Geospatial is a growing sector with a huge skill demand-supply gap. The Ministry of Skill Development seeks to address this by setting up a special committee to look into certifications for surveyors and GIS professionals. “This will not only give us good, certified professionals but will also make the profession more alluring for the educated youth since they can aspire to be known as a semi-IT professional,” said Dr KP Krishnan, Secretary, Ministry of Skill Development and Entrepreneurship while inviting the Association of Geospatial Industries (AGI) to be part of this committee.
Dr. Krishnan was speaking at the India Geospatial Leadership Summit held in Dehradun on Thursday 6th December 2018 under the aegis of Survey of India. With Association of Geospatial Industries, Geospatial Media and Communications and World Geospatial Industry Council (WGIC) as co-organizers, the summit was held to address the need for broader consultation between senior executives of primary stakeholders of geospatial technology including industry, end-user organizations, policymakers, academia and national data creation agencies.
Jack Dangermond, Esri Founder & President, set the tone of the summit in the very beginning as he said India has its unique set of challenges, as well as vision and geospatial, is integral to the New India vision. Dangermond was addressing the conference via video where he pointed out that how geospatial technology is shaping the developmental agenda of the nation.
Surveyor General of India, Lt. Gen. VSM Girish Kumar drew a direct correlation between adoption of Effective planning for integration of technology solutions is now critical while devising policy frameworks, intervention strategies, governing structures and implementation programs.
Rajan Aiyer, managing director of Trimble Indian and president AGI said that technology integration and adoption management are crucial to maintaining and enhancing socio-economic leadership of a country, which is equally important than the technology innovation capability of industry, innovators and research & development.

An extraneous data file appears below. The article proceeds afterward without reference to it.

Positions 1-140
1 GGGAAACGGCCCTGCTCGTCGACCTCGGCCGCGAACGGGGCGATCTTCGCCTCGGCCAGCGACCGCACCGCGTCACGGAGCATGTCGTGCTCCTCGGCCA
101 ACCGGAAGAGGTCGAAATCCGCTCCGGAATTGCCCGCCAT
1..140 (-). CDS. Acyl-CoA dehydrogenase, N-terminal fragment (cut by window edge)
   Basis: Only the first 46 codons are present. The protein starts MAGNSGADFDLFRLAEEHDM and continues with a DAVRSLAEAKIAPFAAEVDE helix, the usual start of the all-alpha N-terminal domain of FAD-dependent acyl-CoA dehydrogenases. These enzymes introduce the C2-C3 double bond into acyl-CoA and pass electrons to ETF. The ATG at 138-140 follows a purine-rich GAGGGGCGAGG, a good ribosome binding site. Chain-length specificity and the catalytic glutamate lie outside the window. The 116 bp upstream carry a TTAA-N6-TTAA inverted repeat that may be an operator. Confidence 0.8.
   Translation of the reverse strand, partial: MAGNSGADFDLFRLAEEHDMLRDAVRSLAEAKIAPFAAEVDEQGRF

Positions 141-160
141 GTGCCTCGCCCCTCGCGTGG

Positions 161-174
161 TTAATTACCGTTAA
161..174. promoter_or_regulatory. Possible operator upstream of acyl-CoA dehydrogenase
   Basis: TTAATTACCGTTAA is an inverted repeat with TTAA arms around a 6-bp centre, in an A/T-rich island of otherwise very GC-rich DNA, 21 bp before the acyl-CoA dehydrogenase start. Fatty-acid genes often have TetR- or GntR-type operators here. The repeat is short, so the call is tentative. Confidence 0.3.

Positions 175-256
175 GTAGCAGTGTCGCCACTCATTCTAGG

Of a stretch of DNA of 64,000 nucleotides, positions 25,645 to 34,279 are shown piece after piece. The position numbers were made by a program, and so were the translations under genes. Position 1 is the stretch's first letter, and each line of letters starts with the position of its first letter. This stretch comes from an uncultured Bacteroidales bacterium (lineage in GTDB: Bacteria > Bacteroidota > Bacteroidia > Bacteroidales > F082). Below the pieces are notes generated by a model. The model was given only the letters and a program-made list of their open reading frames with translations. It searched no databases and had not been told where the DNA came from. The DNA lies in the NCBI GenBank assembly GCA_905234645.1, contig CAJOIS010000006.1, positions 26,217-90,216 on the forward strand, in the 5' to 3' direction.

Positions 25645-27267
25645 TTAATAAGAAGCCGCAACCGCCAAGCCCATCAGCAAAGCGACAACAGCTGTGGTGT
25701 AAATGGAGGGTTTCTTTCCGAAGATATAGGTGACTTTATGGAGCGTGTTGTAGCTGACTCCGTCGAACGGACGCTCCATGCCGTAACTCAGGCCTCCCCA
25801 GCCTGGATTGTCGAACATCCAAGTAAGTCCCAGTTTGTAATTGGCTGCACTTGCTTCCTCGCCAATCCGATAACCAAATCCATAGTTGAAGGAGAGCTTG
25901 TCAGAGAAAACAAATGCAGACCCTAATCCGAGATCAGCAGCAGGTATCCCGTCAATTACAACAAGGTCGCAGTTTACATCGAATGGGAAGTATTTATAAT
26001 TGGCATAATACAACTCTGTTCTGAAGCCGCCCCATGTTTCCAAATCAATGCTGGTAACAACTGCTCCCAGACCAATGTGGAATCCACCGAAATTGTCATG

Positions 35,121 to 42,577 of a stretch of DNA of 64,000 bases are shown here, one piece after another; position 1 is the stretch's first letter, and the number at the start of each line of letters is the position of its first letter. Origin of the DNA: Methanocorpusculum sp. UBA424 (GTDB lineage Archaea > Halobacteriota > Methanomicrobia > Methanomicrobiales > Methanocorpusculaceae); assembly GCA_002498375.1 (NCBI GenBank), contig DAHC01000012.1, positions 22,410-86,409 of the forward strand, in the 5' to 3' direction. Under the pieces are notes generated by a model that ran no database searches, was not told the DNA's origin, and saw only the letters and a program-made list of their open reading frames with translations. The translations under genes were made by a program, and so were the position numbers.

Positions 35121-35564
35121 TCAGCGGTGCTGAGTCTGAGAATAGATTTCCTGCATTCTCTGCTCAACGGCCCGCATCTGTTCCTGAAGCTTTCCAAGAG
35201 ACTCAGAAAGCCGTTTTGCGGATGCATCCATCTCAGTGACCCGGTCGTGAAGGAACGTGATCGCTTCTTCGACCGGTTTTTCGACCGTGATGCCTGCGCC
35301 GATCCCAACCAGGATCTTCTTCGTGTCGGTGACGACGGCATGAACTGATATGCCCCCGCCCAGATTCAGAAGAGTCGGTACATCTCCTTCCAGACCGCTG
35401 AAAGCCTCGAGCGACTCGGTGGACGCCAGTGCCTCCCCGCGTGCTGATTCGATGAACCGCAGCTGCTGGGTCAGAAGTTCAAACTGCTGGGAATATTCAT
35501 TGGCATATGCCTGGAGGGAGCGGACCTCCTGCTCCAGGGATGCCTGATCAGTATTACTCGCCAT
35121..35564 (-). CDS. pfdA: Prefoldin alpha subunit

Speaking at the summit, top government officials and industry leaders underlined that Geospatial has emerged as an enabler of the entire digital space and an efficient national geospatial information infrastructure could serve as foundational knowledge platform and contribute significantly in this national momentum. They also accepted that there is a huge problem of data sharing in the government of India, each and every sector works in silos.
Geospatial technology and information has great potential to be a public commodity and enabler to the larger challenges facing global economic and social wellbeing. However, this requires the right policy framework, such as the promotion of other technologies, including telecommunication, broadband and the Internet, to unlock its true potential, said Sanjay Kumar, CEO, Geospatial Media and WGIC. Lt Gen VSM Kumar added that the multifaceted geospatial industry is changing and expanding dynamically, dramatically, aligning itself with the mainstream digital environment, and subsequently been posing a new set of requirements in terms of fundamental geospatial data infrastructure and policy frameworks.
Geospatial organizations in India be it public or private have to declare some amount of data as open data if the industry wants uptake of geospatial data and encourage its use further for developing citizen services said Dr. Vishnu Chandra, DDG and Group Head NIC. He further added that with new emerging technologies we can have National Geospatial Research and Capacity Building Grid; Policies need to change as per technologies. Technology is forcing us to collaborate and geospatial plays a crucial role.
Geospatial data and maps from various government departments do not match. Each and every department needs to focus on accuracy standards and availability was the concluding message from PK Parchure who is a member of the Central Ground Water Board.